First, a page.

A captivation with the outdoors attracted Professor Emeritus Peter Marshall to forestry, but a love of teaching kept him transfixed for over four decades. After officially retiring at the end of Dec. 2021, Peter is getting set for what lies ahead. A much-beloved professor of forest measurements and biometrics in the Faculty of Forestry – and recent recipient of the ABCFP Distinguished Forest Professional award – Peter shares memories of the lessons he has learned throughout his career, along with his enduring passion for the profession.
What drew you to forestry?
As a child, a lot of my summers were spent outdoors with my mother’s family either working on the farm, going fishing with my uncle and the like. I knew that I wanted my career to be outdoors and landed on studying forestry with the goal of specializing in wildlife management. During my BSF at the University of Toronto (U of T), I discovered that forestry involved math and statistics, which were things that I was good at and enjoyed in high school. My guidance counsellor tried to steer me towards engineering, but I was committed to forestry at that point and my interest in math drew me to forestry measurements and biometrics.
What prompted you to become a teacher?
Well, I taught my first university course in 1977 during the second year of my master’s program. My supervisor was going on sabbatical and asked me if I would teach his course. I was more scared of him than I was of teaching and soon discovered that I liked it. I guess I did all right because U of T offered me a job as a lecturer. After coming to UBC to complete a Ph.D. in forest management, the Faculty of Forestry asked me to teach the forest mensuration course (FRST 236) and a forest sampling course (FRST 431) during my second year, which was in 1981/82. Just as I was finishing up my Ph.D. at the end of 1983, a full-time position became available and I was offered the job.
What are some of the most memorable moments from your teaching career at UBC?
I’ve always enjoyed the research side of my career and the breadth of research questions you can ask within the area – from modelling carbon in the forests of Nepal to modelling forest growth and yield using laser scanning and 3D images. Another highlight has been travelling to many different places. In the past 10 to 15 years, I spent a lot of time in China helping to set up transfer programs for students there. Having spent some time there in the early 1990s and then around two to four times per year since around 2010, I witnessed the speed of the country’s economic development – not just in Beijing and Shanghai, but in many other cities – as well as an increasing openness to sharing ideas and information.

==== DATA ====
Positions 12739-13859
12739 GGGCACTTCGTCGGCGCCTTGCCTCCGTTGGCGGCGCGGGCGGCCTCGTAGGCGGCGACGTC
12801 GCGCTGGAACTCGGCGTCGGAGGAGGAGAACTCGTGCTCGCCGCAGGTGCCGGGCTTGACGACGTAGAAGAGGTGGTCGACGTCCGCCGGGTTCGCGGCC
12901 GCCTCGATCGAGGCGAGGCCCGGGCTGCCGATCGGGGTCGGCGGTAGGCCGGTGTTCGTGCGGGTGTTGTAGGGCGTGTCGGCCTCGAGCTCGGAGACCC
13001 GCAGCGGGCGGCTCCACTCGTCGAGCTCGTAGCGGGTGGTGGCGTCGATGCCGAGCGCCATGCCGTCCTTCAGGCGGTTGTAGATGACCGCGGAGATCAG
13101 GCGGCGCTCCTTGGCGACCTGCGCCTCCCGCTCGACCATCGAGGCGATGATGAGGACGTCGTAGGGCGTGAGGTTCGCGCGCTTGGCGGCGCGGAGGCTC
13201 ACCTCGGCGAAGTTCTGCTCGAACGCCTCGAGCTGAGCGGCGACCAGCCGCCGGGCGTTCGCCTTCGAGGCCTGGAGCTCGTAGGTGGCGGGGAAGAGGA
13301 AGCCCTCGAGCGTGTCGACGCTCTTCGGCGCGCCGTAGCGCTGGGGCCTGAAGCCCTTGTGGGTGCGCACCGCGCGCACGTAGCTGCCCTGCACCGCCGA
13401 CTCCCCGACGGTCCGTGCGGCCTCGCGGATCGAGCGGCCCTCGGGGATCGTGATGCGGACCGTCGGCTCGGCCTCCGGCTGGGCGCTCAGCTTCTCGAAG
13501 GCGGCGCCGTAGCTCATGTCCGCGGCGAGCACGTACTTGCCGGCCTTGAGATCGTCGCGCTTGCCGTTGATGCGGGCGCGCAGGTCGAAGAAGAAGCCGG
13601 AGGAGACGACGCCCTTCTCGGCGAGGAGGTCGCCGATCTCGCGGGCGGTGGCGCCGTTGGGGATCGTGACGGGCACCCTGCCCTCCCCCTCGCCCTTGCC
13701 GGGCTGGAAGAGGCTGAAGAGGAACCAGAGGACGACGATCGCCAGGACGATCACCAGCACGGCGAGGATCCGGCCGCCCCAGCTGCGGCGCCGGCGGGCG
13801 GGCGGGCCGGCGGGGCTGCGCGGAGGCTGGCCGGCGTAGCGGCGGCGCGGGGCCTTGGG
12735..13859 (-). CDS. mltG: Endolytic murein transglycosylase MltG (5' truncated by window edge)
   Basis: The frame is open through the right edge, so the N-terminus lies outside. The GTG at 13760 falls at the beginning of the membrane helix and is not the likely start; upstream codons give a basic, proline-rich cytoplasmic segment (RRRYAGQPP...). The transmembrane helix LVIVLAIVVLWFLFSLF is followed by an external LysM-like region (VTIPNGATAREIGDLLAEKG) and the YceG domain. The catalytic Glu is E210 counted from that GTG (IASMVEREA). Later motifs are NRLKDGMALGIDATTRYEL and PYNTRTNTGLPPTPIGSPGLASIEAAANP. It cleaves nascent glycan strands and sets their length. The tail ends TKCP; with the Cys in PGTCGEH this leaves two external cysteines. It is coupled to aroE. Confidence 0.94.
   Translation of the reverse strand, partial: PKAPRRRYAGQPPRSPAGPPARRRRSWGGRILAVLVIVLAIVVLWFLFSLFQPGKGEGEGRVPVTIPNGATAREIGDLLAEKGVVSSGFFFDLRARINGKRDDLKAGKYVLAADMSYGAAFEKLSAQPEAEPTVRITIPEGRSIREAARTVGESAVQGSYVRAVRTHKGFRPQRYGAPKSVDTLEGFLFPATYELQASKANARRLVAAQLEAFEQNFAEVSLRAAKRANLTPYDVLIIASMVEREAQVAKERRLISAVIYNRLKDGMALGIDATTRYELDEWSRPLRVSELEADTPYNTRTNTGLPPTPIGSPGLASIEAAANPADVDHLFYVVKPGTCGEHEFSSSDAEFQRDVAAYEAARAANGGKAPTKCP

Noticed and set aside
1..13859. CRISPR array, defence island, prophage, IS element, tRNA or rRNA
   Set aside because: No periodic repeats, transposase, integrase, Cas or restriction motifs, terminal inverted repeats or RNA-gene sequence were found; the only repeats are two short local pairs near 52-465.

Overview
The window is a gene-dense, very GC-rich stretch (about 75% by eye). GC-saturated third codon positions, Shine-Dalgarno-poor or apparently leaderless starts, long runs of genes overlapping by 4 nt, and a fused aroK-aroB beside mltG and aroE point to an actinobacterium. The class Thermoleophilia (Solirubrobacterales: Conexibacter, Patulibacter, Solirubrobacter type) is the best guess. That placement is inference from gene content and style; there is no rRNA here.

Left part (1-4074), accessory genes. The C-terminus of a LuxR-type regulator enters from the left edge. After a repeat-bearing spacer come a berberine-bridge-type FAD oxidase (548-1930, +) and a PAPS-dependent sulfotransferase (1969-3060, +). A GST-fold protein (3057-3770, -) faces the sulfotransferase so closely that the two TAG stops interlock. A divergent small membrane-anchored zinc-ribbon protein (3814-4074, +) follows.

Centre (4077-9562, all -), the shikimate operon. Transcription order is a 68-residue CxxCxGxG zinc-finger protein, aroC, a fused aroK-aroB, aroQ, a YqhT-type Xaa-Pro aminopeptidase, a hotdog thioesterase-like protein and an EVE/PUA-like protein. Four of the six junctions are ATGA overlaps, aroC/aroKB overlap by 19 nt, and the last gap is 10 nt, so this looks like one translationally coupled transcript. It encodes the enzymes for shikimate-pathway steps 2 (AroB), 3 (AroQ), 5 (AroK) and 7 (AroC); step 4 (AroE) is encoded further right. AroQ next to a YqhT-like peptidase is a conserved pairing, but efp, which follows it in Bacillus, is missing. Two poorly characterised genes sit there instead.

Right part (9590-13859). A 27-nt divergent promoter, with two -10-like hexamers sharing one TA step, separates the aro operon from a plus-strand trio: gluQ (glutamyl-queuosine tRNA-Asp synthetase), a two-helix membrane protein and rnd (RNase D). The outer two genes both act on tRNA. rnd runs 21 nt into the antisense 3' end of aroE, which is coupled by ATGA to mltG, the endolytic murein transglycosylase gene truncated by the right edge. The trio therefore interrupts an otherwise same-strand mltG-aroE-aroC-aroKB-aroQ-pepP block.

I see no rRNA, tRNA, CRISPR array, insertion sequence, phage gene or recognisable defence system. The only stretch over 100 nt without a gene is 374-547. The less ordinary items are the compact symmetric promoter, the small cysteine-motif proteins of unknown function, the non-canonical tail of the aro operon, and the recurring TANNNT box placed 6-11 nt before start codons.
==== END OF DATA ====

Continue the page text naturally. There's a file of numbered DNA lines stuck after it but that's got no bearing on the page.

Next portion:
How have forest measurements and biometrics evolved over the years?
Technological innovations have significantly changed the application side of things, including the measurement instruments we use. My undergraduate papers were typed on a manual typewriter, my master’s thesis on an electric typewriter and my Ph.D. dissertation on a mainframe computer using word processing software. In the quantitative world, the ability to run things on personal and field computers, access powerful software tools and use remote sensing technology to inventory forest biomass and the like has been a huge change.
Why has it been important for you to serve the province along with the forestry profession through membership on several committees, governing councils, boards and cooperatives?
I have always been proud to be a forester, and these links to government and industry have provided an opportunity for me to stay connected to the profession and see the practical applications of theoretical developments. Also, it’s another way to stay in touch with some students I’ve taught.
What do you do to unwind?
I like to cook. I used to play a lot of hockey, but these days I stick more to watching sports. Instead, I keep active by walking at least 15 kilometres per day. And I like to read.
Is there a book you would recommend?
One that I enjoy that’s related to my field is The Lady Tasting Tea by David Salsburg. It tells the story of Ronald Fisher, one of the founders of modern statistics, along with many other early statisticians, in an entertaining and non-technical way.
What’s next for you?
Well, despite having just retired, I taught again at UBC this past spring, and I continue to serve on several committees, both provincially and nationally. I will likely also do a bit of consulting on the side. Once the pandemic is more under control, my wife and I hope to travel.
Led by our very own Development and Alumni Engagement Office, and shaped by valuable feedback from our alumni community, the Spring 2022 issue of Branchlines showcases the dynamic and multifaceted fields of forestry.